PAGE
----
Mormons don’t have a monopoly on “Mormon”

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The Deseret News recently published a story about Gary Lawrence, who released a book clarifying common misconceptions about the Church of Jesus Christ of Latter-day Saints. One thing popped out at me.

“In a survey, Lawrence found that only 3 out of 10 people say Mormons are only members of The Church of Jesus Christ of Latter-day Saints and have nothing to do with polygamous groups. About 45 percent of people polled thought all believers in the Book of Mormon are called Mormons, while 25 percent had no opinion.”

That’s not a misconception; it’s true. Mormonism covers all the churches that claim to descend from Joseph Smith. It’s no different from all the churches claiming to be Christian.

It’s ironic the Church of Jesus Christ of Latter-day Saints continues to argue they be included in the definition of Christian, but insist on a monopoly of the term “Mormon.”

2 thoughts on “Mormons don’t have a monopoly on “Mormon”

  1. With respect, Kim, I think you’re engaging in question begging: It’s not a misconception because it’s true. You use your conclusion as its own support, but don’t show why it’s more correct or more acceptable than the position that members of the Church of Jesus Christ of Latter-day Saints, who are most commonly called Mormons, should not be distinguished from other groups by not using the term Mormon to describe the others. The practice of referring to the other groups as Mormons sows confusion.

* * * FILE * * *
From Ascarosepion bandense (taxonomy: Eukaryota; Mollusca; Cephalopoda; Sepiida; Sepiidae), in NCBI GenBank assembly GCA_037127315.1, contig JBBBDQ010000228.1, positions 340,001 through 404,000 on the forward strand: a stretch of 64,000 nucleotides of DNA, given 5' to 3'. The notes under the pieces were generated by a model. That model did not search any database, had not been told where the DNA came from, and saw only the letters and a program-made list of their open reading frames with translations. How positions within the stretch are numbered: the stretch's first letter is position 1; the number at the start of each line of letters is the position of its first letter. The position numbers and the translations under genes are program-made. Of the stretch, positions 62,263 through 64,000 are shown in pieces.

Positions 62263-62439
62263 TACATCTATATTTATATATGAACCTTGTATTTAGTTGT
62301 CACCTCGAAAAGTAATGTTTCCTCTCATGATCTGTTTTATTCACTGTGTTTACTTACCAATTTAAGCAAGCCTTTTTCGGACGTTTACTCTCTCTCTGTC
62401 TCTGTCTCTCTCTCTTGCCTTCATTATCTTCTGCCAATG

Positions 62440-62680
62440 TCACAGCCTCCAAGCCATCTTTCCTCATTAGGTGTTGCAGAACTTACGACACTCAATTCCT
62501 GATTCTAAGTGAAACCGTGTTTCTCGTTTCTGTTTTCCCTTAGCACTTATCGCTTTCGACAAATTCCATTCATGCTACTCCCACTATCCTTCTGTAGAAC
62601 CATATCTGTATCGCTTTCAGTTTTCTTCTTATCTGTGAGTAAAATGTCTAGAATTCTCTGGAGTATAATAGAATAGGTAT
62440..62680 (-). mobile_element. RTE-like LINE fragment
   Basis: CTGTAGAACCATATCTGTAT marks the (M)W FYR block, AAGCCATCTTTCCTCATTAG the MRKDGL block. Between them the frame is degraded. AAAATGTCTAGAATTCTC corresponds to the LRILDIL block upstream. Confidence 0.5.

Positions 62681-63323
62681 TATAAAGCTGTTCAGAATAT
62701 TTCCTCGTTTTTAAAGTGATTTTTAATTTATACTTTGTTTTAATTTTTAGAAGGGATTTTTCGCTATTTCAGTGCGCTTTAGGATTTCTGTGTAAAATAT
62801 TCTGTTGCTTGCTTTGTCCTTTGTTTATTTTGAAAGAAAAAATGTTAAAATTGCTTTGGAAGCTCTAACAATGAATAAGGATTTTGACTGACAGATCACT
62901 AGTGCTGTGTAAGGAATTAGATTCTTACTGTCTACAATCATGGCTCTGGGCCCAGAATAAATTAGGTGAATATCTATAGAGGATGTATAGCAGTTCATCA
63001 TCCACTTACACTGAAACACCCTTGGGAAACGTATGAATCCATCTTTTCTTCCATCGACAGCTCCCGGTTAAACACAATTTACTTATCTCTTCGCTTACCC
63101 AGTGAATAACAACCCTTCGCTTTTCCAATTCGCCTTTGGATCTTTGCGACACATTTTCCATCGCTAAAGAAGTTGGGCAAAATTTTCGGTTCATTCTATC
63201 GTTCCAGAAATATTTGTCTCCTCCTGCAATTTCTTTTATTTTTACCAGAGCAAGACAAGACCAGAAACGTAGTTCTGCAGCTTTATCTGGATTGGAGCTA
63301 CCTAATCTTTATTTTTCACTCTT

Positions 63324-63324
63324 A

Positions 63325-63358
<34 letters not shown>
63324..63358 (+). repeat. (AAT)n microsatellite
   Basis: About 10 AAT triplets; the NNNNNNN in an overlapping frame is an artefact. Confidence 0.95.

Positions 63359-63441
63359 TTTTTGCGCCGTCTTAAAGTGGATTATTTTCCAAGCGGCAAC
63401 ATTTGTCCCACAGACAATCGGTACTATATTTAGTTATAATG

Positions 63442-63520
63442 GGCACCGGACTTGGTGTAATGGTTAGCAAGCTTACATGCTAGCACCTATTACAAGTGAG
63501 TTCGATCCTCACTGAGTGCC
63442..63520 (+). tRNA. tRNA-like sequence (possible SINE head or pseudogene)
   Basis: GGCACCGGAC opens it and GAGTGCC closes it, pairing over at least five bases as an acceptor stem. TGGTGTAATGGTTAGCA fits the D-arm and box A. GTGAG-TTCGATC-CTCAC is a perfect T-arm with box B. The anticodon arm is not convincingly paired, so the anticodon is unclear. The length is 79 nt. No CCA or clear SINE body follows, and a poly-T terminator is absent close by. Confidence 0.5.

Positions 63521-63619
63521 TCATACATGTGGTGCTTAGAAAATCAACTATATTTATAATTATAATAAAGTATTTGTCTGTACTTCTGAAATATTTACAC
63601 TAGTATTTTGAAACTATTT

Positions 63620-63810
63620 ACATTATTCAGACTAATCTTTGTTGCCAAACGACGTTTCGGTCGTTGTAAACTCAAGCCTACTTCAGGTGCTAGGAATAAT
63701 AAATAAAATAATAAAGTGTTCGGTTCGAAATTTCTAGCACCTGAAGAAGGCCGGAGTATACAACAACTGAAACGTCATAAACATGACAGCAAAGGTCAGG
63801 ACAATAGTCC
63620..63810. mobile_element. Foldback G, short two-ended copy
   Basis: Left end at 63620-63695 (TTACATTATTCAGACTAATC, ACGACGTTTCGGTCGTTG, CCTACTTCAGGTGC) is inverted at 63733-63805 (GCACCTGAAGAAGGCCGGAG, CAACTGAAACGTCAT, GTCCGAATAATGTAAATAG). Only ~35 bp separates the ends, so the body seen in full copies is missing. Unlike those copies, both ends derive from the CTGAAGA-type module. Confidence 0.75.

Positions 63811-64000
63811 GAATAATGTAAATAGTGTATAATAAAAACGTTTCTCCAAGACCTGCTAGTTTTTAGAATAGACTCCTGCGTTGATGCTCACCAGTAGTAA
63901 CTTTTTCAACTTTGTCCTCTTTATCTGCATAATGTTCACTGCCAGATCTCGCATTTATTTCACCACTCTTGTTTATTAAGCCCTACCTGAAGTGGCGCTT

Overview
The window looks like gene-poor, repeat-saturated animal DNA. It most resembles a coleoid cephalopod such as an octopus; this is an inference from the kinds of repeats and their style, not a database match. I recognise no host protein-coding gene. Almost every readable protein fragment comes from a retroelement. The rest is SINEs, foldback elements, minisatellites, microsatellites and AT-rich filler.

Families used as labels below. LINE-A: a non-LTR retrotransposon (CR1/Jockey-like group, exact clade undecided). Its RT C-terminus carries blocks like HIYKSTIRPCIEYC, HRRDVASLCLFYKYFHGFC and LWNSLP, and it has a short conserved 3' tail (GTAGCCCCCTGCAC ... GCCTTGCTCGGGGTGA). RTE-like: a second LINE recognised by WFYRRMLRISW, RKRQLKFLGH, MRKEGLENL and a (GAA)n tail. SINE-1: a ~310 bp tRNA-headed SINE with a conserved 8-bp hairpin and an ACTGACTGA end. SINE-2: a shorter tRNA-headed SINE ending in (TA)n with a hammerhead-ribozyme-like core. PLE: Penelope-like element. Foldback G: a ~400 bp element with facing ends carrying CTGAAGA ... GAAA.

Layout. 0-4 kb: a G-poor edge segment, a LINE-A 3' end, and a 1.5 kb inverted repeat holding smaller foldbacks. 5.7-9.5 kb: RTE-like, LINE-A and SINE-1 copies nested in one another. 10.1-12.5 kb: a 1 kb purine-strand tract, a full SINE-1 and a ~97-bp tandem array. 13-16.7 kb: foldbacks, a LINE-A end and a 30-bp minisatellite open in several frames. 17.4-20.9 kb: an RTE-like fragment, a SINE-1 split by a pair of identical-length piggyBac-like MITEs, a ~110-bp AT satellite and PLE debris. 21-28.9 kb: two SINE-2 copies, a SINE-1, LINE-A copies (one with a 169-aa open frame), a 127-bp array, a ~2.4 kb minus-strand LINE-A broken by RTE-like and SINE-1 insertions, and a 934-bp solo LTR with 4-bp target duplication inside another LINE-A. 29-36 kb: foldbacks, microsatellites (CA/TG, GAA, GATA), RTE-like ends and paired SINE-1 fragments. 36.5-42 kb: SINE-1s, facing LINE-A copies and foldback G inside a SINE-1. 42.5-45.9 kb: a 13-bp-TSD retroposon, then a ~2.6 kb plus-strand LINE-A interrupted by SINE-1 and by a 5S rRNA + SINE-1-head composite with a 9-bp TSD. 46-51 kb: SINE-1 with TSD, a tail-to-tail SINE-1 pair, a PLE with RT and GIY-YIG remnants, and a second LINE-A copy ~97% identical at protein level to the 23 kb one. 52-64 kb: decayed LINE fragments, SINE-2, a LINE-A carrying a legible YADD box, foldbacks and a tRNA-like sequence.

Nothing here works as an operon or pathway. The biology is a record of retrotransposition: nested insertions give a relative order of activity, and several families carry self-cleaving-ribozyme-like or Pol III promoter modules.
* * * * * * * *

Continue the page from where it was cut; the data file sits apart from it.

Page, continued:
1. They can be distinguished, by calling them members of the church of Jesus Christ of Latter-day Saints.

      If you want to distinguish between Catholics and Baptists, you don’t refer to the Catholics as Christians.

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